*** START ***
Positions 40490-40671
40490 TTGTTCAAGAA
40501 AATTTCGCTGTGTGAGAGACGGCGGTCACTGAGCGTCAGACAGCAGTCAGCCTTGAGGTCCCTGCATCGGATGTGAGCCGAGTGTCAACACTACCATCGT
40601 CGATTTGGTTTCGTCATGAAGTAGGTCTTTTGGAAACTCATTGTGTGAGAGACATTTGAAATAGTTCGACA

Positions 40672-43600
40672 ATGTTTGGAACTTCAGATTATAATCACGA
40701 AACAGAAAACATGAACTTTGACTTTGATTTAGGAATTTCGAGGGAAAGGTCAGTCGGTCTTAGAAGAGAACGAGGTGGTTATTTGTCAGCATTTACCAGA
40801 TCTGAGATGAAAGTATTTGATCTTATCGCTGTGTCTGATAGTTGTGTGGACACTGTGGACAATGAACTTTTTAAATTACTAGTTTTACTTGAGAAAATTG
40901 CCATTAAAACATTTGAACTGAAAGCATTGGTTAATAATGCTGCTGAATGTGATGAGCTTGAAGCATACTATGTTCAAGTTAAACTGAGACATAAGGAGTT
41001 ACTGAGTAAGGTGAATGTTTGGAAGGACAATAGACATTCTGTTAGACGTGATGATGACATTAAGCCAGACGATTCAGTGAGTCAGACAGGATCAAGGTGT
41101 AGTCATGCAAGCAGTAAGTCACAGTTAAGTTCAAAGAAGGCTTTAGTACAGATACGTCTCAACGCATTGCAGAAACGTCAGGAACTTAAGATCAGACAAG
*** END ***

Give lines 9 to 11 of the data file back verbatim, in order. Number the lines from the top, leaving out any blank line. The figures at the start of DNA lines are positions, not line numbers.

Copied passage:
40901 CCATTAAAACATTTGAACTGAAAGCATTGGTTAATAATGCTGCTGAATGTGATGAGCTTGAAGCATACTATGTTCAAGTTAAACTGAGACATAAGGAGTT
41001 ACTGAGTAAGGTGAATGTTTGGAAGGACAATAGACATTCTGTTAGACGTGATGATGACATTAAGCCAGACGATTCAGTGAGTCAGACAGGATCAAGGTGT
41101 AGTCATGCAAGCAGTAAGTCACAGTTAAGTTCAAAGAAGGCTTTAGTACAGATACGTCTCAACGCATTGCAGAAACGTCAGGAACTTAAGATCAGACAAG